Johnson’s party was ousted in Wandsworth – a low-tax Conservative stronghold since 1978, which had been one of main opposition Labour Party’s main targets.
The Conservatives also said they had lost control of the borough of Barnet, which has been held by the party in all but two elections since 1964.
“This is a warning shot from Conservative voters,” said Daniel Thomas, the Conservative leader of Barnet council.
The overall tally due later on Friday will offer the most important snapshot of public opinion since Johnson won the Conservative Party’s biggest majority in more than 30 years in the 2019 general election.
The ballot is the first electoral test for Johnson since he became the first British leader in living memory to have broken the law while in office. He was fined last month for attending a birthday gathering in his office in 2020, breaking social distancing rules then in place to curb COVID’s spread.
Early results showed the Conservative Party had lost 92 council seats. The main opposition Labour Party had gained 23 seat and the Liberal Democrats 42 seats.
A poor set of results will increase pressure on Johnson, who has been fighting for his political survival for months and faces the possibility of more police fines over his attendance at other lockdown-breaking gatherings.
The results will decide almost 7,000 council seats, including all those in London, Scotland and Wales, and a third of the seats in most of the rest of England.
Johnson upended conventional British politics in the 2019 general election by winning and then promising to improve living standards in former industrial areas in central and northern England.
But the loss of Wandsworth and Barnet symbolises the way that Johnson, who won two terms as mayor of London, has lost his appeal in the capital. His support for Brexit cost him support in London, where a majority of voters supported staying in the EU in the 2016 Brexit referendum.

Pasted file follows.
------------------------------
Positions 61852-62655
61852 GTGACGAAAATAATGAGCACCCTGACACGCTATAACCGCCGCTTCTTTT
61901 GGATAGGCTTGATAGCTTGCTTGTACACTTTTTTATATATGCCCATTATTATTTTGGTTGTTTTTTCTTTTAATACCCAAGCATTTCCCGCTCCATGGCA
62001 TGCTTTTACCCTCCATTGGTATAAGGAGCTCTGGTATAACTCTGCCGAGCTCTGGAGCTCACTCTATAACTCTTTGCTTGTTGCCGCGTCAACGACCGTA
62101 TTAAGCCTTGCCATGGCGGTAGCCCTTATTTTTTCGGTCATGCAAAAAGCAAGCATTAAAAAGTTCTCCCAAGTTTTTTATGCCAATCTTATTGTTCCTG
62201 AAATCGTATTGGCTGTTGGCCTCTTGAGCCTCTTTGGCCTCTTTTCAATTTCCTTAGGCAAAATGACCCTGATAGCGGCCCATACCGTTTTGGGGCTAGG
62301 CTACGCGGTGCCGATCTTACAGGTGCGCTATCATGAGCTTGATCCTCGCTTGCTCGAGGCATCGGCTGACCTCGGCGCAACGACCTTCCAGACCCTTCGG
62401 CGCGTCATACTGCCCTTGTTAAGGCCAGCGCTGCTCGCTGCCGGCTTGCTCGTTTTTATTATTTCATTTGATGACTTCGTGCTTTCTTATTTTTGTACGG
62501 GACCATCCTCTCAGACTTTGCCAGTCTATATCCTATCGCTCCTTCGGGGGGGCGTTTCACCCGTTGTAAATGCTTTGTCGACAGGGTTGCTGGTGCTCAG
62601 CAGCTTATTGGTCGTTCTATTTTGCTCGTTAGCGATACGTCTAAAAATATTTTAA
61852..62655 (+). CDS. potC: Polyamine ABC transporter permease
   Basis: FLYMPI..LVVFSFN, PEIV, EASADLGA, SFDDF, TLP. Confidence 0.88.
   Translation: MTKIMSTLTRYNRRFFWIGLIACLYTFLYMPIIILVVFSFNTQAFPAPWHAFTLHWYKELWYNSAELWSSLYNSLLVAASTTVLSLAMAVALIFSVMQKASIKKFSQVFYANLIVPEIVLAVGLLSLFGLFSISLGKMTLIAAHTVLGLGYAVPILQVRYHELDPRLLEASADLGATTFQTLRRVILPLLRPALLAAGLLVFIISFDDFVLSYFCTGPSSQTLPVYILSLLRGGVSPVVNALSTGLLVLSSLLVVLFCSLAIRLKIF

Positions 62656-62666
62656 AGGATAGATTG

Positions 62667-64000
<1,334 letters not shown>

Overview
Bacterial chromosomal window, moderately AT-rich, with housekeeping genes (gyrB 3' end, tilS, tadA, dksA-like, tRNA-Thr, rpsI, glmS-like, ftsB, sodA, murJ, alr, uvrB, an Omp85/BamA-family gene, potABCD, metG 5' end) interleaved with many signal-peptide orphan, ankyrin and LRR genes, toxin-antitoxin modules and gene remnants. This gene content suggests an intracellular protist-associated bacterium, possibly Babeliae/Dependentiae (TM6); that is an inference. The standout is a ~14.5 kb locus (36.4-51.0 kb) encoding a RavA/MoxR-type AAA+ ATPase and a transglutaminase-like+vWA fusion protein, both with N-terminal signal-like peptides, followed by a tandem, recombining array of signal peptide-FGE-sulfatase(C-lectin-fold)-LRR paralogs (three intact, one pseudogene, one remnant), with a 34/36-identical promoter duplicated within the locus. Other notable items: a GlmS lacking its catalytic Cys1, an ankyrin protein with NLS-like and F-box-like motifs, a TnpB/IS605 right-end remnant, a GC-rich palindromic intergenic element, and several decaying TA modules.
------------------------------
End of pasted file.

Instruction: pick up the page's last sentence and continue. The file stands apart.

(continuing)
The outcome outside the capital is likely to be less clear-cut. The Conservatives lost overall control of councils in Southampton, Worcester and West Oxfordshire.
But the party have not done as badly as some polls had predicted. One poll in the run up to the elections said the Conservatives could lose about 800 council seats.
John Curtice, a professor of politics at the University of Strathclyde, said early trends suggested the Conservatives were on course to lose about 250 seats.
However, some local Conservative council leaders called on Johnson to resign after the party’s poor performance, which they blamed on him being fined and the cost-of-living crisis.
John Mallinson, Conservative leader of Carlisle city council, told the BBC that he had “lost some very good colleagues” and had found it “difficult to drag the debate back to local issues”.
Simon Bosher, the most senior Conservative in Portsmouth, said the party’s leadership in Westminster needed to “take a good, long hard look in the mirror” to find out why they had lost seats.